Michael E. DeBakey VA Medical Center - Houston, Texas
Local Disabled Veterans Bring Home Medals from National Veterans Wheelchair Games
August 9, 2013
|Front row L – R: Houston competitors: Army Veteran Thomas Sagpao, Marine Corps Veteran Patrick Pennington, Air Force Veteran Roderick Randolph, Army Veteran William Watson, Recreation Therapist and National Veterans Wheelchair Games Coach JeMarques Handy, Army Veteran Darryl Blackwell, and Marine Corps Veteran Silviano Rivera, Jr.
(More photos below)
A wide range of disabilities could not stop nine local wheelchair athletes from competing and bringing home those coveted gold, silver, and bronze medals from the 33rd National Veterans Wheelchair Games held in Tampa, Florida July 13-18. The athletes are all disabled Veterans who receive their health care at the Michael E. DeBakey VA Medical Center (MEDVAMC).
The local Veterans this year included Darryl Blackwell, an Army Veteran from Houston; Franklynn Ellis, an Army Veteran from Dayton; David Fowler, an Army Veteran from Katy; Patrick Pennington, a Marine Corps Veteran from Cypress; Roderick Randolph, an Air Force Veteran from Houston; Emmitt Richardson, an Army Veteran from Baytown; Silviano Rivera, a Marine Corps Veteran from Willis; Thomas Sagpao, an Army Veteran from Galveston; and William Watson, an Army Veteran from Needville.
Nearly 600 athletes came from the United States, Great Britain and Puerto Rico to compete in the world’s largest annual multi-sport wheelchair event for military service Veterans who use wheelchairs for sports competition due to spinal cord injuries, amputations or neurological problems.
“For the first time since my injury I felt like an athlete again,” said Rivera who won bronze in slalom. “I competed and accomplished what I didn’t expect to accomplish and that returned a sense of pride in me.”
“The National Veterans Wheelchair Games was by far the most exciting experience to date,” said Pennington who won silver in slalom and bronze in softball. “Not only did I have fun, but I learned a lot from other Veterans that have been doing it for a long time. I definitely will be going every year from now on.”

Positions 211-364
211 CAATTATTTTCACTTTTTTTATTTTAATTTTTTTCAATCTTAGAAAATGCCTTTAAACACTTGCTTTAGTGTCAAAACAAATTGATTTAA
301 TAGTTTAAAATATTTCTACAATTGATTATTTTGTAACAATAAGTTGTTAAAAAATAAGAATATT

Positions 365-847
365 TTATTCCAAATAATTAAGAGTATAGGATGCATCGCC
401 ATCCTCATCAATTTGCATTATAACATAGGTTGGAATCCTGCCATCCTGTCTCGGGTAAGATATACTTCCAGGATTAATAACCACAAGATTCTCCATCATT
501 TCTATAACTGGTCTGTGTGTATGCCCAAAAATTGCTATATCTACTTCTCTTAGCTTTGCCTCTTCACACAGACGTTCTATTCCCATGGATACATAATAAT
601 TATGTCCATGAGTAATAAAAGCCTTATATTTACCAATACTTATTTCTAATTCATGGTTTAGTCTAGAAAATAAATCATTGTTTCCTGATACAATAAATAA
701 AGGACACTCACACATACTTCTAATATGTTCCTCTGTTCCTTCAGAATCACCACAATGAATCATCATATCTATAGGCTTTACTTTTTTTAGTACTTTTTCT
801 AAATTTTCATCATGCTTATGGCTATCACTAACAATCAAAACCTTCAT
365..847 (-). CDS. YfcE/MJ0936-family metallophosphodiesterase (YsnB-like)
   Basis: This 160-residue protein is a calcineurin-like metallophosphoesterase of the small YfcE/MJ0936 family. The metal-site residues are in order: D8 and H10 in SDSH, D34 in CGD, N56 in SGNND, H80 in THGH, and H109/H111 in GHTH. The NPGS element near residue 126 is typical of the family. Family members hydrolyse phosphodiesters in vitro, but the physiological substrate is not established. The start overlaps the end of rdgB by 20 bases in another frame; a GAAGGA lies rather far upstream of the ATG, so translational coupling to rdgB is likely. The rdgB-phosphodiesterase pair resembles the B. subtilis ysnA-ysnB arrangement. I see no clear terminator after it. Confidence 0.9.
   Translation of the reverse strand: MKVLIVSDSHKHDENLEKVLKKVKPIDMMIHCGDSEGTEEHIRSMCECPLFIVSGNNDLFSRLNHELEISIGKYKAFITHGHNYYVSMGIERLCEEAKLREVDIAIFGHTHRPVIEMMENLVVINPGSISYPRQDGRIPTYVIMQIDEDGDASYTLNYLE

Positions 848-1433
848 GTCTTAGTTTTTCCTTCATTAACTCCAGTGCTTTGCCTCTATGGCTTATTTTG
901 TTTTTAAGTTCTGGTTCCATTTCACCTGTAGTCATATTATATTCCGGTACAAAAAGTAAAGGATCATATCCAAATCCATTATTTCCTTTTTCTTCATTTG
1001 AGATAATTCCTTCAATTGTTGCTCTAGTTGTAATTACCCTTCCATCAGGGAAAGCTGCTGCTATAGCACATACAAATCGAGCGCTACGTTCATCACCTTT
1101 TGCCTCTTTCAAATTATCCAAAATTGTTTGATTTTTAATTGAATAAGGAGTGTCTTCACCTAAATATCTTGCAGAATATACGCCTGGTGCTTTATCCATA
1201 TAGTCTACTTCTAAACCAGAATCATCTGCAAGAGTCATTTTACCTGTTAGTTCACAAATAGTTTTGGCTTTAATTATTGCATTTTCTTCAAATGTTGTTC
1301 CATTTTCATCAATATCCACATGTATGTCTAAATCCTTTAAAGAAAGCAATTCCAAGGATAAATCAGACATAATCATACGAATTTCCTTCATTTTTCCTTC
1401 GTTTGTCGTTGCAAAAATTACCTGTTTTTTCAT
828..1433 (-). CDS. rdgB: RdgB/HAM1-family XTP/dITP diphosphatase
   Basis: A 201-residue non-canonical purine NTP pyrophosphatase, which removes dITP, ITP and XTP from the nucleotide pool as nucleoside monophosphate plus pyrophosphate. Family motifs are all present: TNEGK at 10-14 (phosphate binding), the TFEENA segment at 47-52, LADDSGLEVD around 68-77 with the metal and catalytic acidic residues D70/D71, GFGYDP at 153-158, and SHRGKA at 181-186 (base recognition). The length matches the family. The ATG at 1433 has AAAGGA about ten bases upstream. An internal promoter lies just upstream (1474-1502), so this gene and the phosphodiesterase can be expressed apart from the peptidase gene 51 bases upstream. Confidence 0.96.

The competition featured 18 different medal-awarding events and two exhibition events with athletes competing against their peers according to wheelchair sports experience and agility. The event is held with a goal to improve the quality of life for Veterans with disabilities and foster better health through sports competition. Besides producing national and world-class athletes, the Games also provide opportunities for newly disabled Veterans to gain sports skills and be exposed to other wheelchair athletes.
“An experience like this shows the adventure of being in a wheelchair,” said Sagpao who won silver in softball and bronze in slalom. “I’ll always remember now that life rolls on.”
The Games are presented by the U.S. Department of Veterans Affairs and the Paralyzed Veterans of America. The James A. Haley Veterans’ Hospital and the Florida Gulf Coast Chapter of Paralyzed Veterans of America co-hosted the 2013 event.
The U.S. Department of Veterans Affairs Office of National Veterans Sports Programs & Special Events is the recognized world leader in rehabilitative and recreational therapies for disabled Veterans. VA promotes the rehabilitation of body and spirit by operating adaptive sports clinics and competitions around the nation. Learn more about VA's adaptive sports programs and partnerships at www.va.gov/adaptivesports.
|Army Veteran Franklynn Ellis (black jersey #3 from left) competes in the quad rugby event, in which he took home a gold medal for, along with another gold medal in archery from the 33rd National Wheelchair Games.
|Marine Corps Veteran Silviano Rivera, Jr.; Army Veteran Thomas Sagpao, and Marine Corps Veteran Patrick Pennington proudly display their medals from the 33rd National Veterans Wheelchair Games.|
Army Veteran Thomas Sagpao took home a silver medal in softball and a bronze medal in slalom from the 33rd National Veterans Wheelchair Games. “An experience like this shows the adventure of being in a wheelchair,” said Sagpao. “I’ll always remember now that life rolls on.”